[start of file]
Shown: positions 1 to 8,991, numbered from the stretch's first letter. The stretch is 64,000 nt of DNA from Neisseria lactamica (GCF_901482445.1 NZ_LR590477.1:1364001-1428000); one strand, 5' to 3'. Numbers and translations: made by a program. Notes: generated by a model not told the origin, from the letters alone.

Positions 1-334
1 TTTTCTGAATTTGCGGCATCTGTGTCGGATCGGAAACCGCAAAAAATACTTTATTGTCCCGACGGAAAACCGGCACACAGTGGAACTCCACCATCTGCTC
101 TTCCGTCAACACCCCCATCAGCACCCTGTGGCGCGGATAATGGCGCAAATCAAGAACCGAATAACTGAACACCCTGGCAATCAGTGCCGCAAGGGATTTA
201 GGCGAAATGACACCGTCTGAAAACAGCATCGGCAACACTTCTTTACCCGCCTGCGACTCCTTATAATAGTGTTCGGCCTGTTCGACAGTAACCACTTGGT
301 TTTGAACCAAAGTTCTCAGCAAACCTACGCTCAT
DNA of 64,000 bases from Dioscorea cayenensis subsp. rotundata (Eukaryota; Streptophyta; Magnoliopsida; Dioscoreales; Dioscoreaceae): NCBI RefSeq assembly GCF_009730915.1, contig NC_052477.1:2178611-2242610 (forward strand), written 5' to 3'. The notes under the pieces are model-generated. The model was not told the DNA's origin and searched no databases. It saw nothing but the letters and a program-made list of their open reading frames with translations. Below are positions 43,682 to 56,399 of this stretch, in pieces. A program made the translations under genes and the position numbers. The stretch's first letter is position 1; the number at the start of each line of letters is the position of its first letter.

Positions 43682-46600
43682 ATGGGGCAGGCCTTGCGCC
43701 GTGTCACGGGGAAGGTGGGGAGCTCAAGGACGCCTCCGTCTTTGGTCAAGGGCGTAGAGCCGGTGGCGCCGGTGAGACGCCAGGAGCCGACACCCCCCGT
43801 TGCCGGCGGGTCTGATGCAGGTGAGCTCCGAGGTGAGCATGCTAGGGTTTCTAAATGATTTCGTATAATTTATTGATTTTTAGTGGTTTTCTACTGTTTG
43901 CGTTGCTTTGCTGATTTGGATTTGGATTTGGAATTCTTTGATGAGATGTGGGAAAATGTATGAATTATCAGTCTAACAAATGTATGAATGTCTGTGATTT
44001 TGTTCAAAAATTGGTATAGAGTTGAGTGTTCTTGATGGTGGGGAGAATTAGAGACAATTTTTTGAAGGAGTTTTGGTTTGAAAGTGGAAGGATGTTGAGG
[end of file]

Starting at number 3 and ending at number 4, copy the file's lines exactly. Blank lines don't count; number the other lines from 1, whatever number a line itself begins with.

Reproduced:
1 TTTTCTGAATTTGCGGCATCTGTGTCGGATCGGAAACCGCAAAAAATACTTTATTGTCCCGACGGAAAACCGGCACACAGTGGAACTCCACCATCTGCTC
101 TTCCGTCAACACCCCCATCAGCACCCTGTGGCGCGGATAATGGCGCAAATCAAGAACCGAATAACTGAACACCCTGGCAATCAGTGCCGCAAGGGATTTA